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ESC reflash with SimonK firmware

ESC reflash with SimonK firmware


I hadn’t gotten around to modifying the internals of my TX so I figured I’d have a go at reflashing the Hobby King 20A (F-20A) ESCs first. I chose this ESC because:

  • They were really cheap
  • They supported reflashing with SimonK’s firmware
  • They had their test pads in a row so it would be easier
  • All it’s FETs were the same (N-Channel)

Some wiring had to be done to match the pin-outs from my 10 pin AVR programmer to the test pads on the ESC. I found the information that I needed over at this RC Groups thread. I also read the instructions found here at openpilot.

As for the firmware we can find it on github along with more useful instructions. I suggest you read all of it and refer to this spreadsheet for your particular ESC.


I wanted to test this really quickly so I just slapped some wiring together with a breadboard to get everything hooked up.


The test pads are in the following order: MOSI, MISO, SCK, -, +, RESET (from bottom to top). I took the time to tin the wire, that I took from an old IDE cable, to make sure I had good contact and no stray wires crossing pads. I then lined it up and held it in place with some scotch tape so that I didn’t have to keep holding it there. The tape doesn’t really maintain the contact so prior to programming I would still need to use my finger to press down, it just keeps me from fumbling around.

With the wiring done, I plugged the AVR programmer into the USB port and fired up AVRFuses.


I set the device to “ATmega8″ which is the microcontroller found on this ESC, and probably most other ESCs compatible with the SimonK firmware. I also pointed the hex file to the firmware file that I had downloaded for my ESC. Then I took a deep breath, pressed my finger to the wire on the ESC and clicked on program. A few seconds later… “SUCCESS”.

I unhooked the ESC and reconnected it to a battery, servo tester and motor. Upon doing this I heard 3 beeps followed by a 4th telling me that everything was good. A few twists on the servo tester and the motor was spooling like a dream.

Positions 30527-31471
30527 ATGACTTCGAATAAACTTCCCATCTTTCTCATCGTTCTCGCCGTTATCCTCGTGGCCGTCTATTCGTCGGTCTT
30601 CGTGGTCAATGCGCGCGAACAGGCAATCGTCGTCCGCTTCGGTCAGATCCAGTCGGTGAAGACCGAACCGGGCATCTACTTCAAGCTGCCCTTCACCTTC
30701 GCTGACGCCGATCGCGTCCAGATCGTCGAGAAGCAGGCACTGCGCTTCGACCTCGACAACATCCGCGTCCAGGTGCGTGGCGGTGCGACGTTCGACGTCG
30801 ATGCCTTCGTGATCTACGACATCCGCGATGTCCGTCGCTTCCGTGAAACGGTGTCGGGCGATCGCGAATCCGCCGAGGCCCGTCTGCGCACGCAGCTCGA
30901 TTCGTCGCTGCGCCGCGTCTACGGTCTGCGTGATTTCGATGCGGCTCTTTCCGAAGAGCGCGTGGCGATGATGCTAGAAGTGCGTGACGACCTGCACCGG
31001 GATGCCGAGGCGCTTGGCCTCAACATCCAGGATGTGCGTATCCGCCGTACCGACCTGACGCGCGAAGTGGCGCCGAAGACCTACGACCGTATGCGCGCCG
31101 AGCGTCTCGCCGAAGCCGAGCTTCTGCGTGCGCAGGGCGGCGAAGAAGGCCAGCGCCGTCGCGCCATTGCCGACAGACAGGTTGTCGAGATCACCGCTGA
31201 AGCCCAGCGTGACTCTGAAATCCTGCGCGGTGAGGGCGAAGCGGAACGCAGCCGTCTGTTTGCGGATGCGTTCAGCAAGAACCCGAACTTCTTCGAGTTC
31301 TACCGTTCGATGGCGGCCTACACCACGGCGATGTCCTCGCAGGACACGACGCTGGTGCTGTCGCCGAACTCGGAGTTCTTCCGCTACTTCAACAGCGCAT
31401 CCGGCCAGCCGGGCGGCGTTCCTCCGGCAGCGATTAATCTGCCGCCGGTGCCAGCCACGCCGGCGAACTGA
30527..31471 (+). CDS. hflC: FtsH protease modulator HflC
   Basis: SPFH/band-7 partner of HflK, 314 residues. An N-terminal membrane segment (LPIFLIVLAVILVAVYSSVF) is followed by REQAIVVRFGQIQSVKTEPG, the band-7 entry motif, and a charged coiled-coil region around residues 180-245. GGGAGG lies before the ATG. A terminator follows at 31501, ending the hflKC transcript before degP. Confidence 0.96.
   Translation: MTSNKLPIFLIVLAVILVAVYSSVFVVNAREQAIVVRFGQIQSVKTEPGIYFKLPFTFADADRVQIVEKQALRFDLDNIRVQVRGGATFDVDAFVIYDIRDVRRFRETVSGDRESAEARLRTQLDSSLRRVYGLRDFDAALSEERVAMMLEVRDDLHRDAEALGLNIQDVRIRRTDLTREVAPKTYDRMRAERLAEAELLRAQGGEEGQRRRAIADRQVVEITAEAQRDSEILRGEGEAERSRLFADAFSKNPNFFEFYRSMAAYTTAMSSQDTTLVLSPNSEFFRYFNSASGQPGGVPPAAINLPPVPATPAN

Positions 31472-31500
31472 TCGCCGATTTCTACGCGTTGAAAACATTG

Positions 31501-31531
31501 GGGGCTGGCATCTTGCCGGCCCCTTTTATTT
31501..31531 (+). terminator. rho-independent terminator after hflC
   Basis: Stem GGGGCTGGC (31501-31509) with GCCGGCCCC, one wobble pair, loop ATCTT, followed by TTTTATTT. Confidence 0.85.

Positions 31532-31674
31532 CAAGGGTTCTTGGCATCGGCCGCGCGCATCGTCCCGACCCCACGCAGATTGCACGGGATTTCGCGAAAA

The flashing instructions make mention of the fuses on the ESC. We do not need to do this and can leave it stock.


In case something was changed accidentally (and you still have access to the ATmega) here are the default fuse settings as seen by AVRFuses.

I, on the other hand, somehow managed to mess things up and bricked 1 of my 4 ESCs during the process. Not too bad for my first time doing this, but now I had to go order another ESC. I’ll probably buy a few as spare.

Atmel AVR programming on OS X

Atmel AVR programming on OS X

I finally received the AVR USBASP programmer that I ordered on today. I’ve been waiting for this so that I could start tinker with reflashing of ESCs and the Turnigy 9x that I had recently bought. I choose this one cause it had some built in protection (diodes) added.


It was also voltage selectable (3.3V and 5V) via adding or removing a 0ohm resistor. I plan on replacing the resistor with headers and a jumper later. It comes default as 5V which works for me, so I’ll leave it for now.

I run OS X, and most guides for things related to R/C are written for windows. I basically looked for the equivalent Mac based tools as described by the Windows based guides. I knew that I could do this cause there is nothing platform specific when it comes to working with the Atmel microcontrollers (the atmega8a that controls our ESC).

I chose to use CrossPack, by Objective Development Software, to provide me with the toolchain for working with the Atmel microcontrollers. And while I’m pretty comfortable with the OS X command line (many years of Linux), I figured that I wanted to be lazy and have a GUI interface. Thus I also chose to install AVRFuses, by Jason von Nieda, as the GUI that would hook into avrdude (comes with CrossPack and is the actual program that will flash the firmware to the ESC).

At the time of writing this, the versions that I used are (on OS X 10.7.4):

  • CrossPack-AVR-20120217.dmg

Installation is a piece of cake so I won’t go into that. I will however talk a bit about configuring AVRFuses so that it can talk to the AVR Programmer through avrdude.


After installing both pieces of software, open up AVRFuses and go to it’s preference pane. Here we will need to define “Path to avrdude” and if you read the readme file that came with CrossPack, you would know that it installs by default to “/usr/local/CrossPack-AVR-20120217/” and the full path to avrdude is “/usr/local/CrossPack-AVR-20120217/bin/avrdude”.

The programmer that I bought was USBASP so I selected “usbasp” (obviously), You may need to select a different option depending on your programmer. The port should again be selected based on the hardware programmer that you are using, and it is pretty safe to leave the baud rate at “[Default]“.

There has not been an update to AVRFuses since 2008, but I wanted to leave the option checked in case Jason decides to do something someday. I also left “Show avrdude Command Lines” so that I could monitor what was going on Click on “Close” and if everything is good you will see a nice green “SUCCESS” in the output console.

Now we can get ready to reflash the TX and some ESCs. I’ll write about those later on.